In his latest article, Behavioral Overcompensation: The Greatest Hurdle for Efficiency-of-Motion, Thomas Herding Technique founder Kerry M. Thomas outlines one of the main causes preventing Thoroughbreds from becoming successful equine athletes.
The article debuted in Brian Zipse’s “Technical” blog which he posted at 6:42 a.m. on Saturday, June 12 and later that day, a perfect example of what Thomas wrote about was demonstrated by 2009 Horse of the Year Rachel Alexandra when she crushed a field of four by 10 ½ lengths in the Fleur de Lis Handicap (G2) at Churchill Downs.
Not only did Rachel win in magnificent style but she covered the 1 1/8 miles in a time of 1:48.78 which was the fastest time recorded for that distance at Churchill Downs’ current meet.
Here’s an excerpt from the Thomas article:
“Like its cousins running free in the wild, the horse was born to run – swift and magnificent. But one of the greatest obstacles preventing it from becoming a successful equine athlete is Behavioral Overcompensation.
What is Behavioral Overcompensation?
“It is when the equine athlete alters its natural running style, due to a physical or an emotionally-perceived restriction, resulting in a loss of the athlete’s efficiency of motion.”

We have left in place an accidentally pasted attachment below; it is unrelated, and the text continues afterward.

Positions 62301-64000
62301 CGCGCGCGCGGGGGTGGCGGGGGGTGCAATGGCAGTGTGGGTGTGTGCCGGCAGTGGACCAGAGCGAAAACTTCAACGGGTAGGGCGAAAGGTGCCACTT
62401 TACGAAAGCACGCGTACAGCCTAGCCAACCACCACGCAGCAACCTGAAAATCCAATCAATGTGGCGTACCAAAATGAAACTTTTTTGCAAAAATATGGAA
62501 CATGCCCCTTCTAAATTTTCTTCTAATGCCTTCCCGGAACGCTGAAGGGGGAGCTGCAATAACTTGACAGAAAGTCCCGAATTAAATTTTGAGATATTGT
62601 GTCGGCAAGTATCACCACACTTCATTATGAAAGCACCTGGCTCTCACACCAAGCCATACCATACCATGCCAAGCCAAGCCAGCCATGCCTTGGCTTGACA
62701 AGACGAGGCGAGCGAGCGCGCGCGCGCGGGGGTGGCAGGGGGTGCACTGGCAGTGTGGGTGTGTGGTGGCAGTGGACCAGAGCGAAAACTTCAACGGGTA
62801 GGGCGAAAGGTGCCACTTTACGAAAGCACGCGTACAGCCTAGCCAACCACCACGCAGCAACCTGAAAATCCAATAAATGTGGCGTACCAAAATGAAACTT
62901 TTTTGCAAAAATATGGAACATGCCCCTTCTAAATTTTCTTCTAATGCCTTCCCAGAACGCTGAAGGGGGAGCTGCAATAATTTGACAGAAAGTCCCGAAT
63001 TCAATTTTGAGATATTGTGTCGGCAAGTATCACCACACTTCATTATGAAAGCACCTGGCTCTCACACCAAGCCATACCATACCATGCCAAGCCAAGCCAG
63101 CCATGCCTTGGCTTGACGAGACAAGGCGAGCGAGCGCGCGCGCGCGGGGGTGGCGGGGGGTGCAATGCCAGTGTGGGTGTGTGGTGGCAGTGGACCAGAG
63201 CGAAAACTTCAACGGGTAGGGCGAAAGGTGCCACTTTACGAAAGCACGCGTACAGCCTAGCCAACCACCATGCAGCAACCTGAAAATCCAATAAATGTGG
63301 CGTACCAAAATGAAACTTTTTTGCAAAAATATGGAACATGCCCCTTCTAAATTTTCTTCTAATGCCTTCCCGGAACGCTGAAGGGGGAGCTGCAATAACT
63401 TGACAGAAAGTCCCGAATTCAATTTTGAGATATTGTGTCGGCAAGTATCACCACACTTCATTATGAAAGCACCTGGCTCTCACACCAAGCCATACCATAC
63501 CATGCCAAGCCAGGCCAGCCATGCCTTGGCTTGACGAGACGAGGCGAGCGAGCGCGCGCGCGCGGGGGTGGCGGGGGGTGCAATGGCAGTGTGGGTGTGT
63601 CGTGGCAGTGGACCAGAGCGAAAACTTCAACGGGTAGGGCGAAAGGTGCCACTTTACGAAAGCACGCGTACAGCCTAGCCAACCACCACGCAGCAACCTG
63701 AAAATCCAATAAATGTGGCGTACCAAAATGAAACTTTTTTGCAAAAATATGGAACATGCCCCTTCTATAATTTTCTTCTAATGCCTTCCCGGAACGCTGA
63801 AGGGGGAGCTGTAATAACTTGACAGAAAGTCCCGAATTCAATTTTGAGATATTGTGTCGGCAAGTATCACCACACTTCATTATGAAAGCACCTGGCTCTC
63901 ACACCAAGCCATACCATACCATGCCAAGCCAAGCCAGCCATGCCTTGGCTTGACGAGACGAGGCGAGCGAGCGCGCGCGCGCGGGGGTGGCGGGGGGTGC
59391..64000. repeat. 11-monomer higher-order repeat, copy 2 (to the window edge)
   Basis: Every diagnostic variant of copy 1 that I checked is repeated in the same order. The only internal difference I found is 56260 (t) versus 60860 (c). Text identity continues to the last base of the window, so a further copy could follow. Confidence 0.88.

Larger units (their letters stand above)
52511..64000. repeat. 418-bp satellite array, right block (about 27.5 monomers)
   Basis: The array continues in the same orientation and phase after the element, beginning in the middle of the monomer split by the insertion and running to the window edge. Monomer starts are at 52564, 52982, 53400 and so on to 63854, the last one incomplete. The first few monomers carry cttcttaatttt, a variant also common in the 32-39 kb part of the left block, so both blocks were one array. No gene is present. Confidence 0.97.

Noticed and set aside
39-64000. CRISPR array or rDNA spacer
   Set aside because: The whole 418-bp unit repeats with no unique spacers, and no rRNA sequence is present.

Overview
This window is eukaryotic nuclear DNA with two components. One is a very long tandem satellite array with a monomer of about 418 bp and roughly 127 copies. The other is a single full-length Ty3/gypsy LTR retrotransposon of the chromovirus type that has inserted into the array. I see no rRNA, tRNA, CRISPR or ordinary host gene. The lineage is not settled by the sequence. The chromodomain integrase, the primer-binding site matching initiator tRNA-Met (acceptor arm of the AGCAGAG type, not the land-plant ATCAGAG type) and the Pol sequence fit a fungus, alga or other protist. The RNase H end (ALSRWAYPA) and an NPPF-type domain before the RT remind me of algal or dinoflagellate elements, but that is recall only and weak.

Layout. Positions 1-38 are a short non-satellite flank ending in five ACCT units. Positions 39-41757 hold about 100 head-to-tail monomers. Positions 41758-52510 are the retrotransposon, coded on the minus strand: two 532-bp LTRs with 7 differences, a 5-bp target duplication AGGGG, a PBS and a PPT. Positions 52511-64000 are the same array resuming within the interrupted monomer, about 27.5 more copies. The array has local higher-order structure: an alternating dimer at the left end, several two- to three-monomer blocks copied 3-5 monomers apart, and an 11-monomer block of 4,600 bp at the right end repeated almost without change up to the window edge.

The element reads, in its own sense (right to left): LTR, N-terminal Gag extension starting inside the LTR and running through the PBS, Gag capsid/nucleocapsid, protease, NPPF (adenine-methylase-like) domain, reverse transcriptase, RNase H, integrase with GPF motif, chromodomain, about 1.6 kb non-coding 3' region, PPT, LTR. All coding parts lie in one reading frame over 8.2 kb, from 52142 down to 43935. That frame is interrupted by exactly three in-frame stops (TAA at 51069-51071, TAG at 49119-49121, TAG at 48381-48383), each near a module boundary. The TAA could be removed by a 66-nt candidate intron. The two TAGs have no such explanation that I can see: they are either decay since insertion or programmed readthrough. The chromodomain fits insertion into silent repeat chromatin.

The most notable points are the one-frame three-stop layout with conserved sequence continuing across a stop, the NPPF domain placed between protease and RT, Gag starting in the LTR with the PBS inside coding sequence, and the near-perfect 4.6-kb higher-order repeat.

Thomas went on to say in the article that “Footing surface and condition, blinkers, shadow rolls and even the tack a horse wears are a few examples of physical restrictions that can cause the horse to alter its natural running style.”
Many racing fans had wondered why the brilliant Rachel Alexandra had been so dull in her previous two starts this year. A clue to that lackluster performance may come from Sid Fernando who in his recent blog notes that Rachel did not wear the figure-8 noseband in the Fleur de Lis and she had worn it in her previous two starts this year. Rachel also did not wear the figure-8 noseband in all of 2009 en route to claiming Horse of the Year honors.
Thomas continued in the article: “The horse has to feel comfortable and have confidence in order to perform at peak levels. …The most important factor for the equine athlete is to perform with peak efficiency of motion. If your horse does not transition well, or swiftly, he/she is not being efficient, and you are not getting the most from their ability.”
Rachel definitely appeared to be “comfortable” yesterday as she cruised to victory amidst the exuberant cheers of racing fans.
It appears that Rachel is back to her previous racing form and in addition to conditioning, an equipment change may have been just what the doctor ordered to cure Rachel’s 2010 racing blues and overcome her Behavioral Overcompensation.